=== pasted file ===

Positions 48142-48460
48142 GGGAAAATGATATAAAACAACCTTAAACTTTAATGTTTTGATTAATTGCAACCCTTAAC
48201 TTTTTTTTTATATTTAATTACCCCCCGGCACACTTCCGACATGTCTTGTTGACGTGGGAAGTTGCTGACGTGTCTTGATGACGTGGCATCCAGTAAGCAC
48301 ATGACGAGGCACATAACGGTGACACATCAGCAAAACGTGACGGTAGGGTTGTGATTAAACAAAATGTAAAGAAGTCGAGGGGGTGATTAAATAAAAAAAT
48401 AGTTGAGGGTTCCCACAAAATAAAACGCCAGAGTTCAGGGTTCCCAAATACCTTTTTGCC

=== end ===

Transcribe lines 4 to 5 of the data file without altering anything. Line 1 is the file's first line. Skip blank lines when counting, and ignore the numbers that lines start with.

48301 ATGACGAGGCACATAACGGTGACACATCAGCAAAACGTGACGGTAGGGTTGTGATTAAACAAAATGTAAAGAAGTCGAGGGGGTGATTAAATAAAAAAAT
48401 AGTTGAGGGTTCCCACAAAATAAAACGCCAGAGTTCAGGGTTCCCAAATACCTTTTTGCC